THE campaign to defang the “Do Not Track” movement began late last month.
The U.S. Federal Circuit on October 9, 2012 granted en banc review of a case in which a Federal Circuit panel held that a claim must not be deemed inadequate under 35 U.S.C. §101 if, after taking all of the claim recitations into consideration, it is not “manifestly evident” that a claim is directed to a patent ineligible abstract idea. CLS Bank International v. Alice Corp., Fed. Cir., No. 11-1301, 10/9/2012. Alice Corp is an Australian company, suing for patent infringement in the United States.
The en banc court vacated the panel decision and requested briefing on the following questions:
What test should the court adopt to determine whether a
computer-implemented invention is a patent ineligible "abstract idea”;
and when, if ever, does the presence of a computer in a claim lend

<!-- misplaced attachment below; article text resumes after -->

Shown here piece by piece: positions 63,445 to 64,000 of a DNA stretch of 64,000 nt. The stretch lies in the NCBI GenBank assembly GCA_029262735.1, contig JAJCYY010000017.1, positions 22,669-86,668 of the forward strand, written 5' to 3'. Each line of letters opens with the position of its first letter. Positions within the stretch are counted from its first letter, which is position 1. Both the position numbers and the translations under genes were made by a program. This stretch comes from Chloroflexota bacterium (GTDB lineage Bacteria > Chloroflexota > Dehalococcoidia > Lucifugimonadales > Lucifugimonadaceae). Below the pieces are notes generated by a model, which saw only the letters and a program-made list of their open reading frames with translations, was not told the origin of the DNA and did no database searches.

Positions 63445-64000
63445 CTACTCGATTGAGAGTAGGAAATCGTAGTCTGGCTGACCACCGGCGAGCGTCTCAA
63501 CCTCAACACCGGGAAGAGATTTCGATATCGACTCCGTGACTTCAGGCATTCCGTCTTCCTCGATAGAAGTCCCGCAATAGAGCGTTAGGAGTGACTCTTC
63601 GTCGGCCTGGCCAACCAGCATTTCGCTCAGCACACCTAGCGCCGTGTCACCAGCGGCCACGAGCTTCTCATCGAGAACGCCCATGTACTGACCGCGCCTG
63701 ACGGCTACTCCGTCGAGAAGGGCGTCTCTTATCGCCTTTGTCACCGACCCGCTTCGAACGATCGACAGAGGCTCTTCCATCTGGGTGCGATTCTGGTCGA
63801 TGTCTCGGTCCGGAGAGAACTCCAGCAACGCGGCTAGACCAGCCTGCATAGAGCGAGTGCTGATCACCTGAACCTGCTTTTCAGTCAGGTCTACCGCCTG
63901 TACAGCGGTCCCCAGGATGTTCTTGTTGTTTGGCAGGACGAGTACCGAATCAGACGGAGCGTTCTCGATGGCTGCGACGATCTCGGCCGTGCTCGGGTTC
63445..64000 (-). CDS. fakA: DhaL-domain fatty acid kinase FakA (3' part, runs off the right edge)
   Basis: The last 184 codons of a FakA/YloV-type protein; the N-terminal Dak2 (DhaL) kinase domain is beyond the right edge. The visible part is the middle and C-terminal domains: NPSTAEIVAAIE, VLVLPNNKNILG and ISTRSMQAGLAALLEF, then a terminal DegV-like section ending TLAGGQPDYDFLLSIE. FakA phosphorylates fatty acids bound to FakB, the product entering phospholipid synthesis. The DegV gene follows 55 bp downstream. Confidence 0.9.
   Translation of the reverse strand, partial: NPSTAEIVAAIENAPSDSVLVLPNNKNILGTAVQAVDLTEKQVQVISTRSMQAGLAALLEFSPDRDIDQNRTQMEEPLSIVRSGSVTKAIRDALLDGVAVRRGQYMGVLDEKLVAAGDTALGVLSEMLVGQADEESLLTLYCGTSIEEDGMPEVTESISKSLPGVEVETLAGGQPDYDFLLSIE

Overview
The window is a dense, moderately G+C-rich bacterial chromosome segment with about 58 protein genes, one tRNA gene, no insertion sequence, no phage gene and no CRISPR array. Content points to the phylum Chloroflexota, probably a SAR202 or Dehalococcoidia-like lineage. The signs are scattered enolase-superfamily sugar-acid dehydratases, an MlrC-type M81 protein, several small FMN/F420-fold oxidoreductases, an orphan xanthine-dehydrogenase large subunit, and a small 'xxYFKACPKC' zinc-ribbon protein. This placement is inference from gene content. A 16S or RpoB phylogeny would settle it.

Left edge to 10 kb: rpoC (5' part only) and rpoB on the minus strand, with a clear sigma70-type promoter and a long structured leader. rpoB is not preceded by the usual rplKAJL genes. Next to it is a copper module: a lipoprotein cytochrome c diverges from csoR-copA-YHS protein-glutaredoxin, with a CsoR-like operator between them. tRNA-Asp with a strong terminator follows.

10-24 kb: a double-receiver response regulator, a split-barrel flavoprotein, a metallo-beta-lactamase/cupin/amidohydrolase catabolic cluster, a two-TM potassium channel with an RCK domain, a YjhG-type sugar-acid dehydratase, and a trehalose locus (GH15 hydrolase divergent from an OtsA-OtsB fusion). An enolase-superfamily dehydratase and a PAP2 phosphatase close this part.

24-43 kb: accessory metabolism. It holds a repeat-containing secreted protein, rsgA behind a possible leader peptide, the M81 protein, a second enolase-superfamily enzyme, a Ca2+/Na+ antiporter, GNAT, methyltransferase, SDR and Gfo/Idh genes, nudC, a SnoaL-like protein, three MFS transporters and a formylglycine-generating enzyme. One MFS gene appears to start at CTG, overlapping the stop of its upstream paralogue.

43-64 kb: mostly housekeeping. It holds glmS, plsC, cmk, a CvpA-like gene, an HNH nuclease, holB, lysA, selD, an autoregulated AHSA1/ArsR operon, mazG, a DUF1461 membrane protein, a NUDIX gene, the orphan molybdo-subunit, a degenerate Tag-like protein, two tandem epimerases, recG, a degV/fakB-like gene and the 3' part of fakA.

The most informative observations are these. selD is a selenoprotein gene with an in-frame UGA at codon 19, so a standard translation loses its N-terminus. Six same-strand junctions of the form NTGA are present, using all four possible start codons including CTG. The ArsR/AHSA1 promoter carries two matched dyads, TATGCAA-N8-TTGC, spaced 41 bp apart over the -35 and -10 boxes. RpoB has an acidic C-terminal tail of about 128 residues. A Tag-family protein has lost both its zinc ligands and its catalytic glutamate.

patent eligibility to an otherwise patent-ineligible idea?
In assessing patent eligibility under 35 U.S.C. § 101 of a
computer-implemented invention, should it matter whether the invention
is claimed as a method, system, or storage medium; and should such
claims at times be considered equivalent for § 101 purposes?
[N]othing in the Supreme Court’s precedent, nor in ours, allows a court to go hunting for abstractions by ignoring the concrete, palpable, tangible, and otherwise not abstract invention the patentee actually claims. It is fundamentally improper to paraphrase a claim in overly simplistic generalities in assessing whether the claim falls under the limited “abstract ideas” exception to patent eligibility under 35 USC §101. Patent eligibility must be evaluated based on what the claims recite, not merely on the ideas upon which they are premised.
To read the Court’s order for en banc review, click here; to read a summary of the panel decision and obtain a copy of Judge Linn’s opinion, click here.
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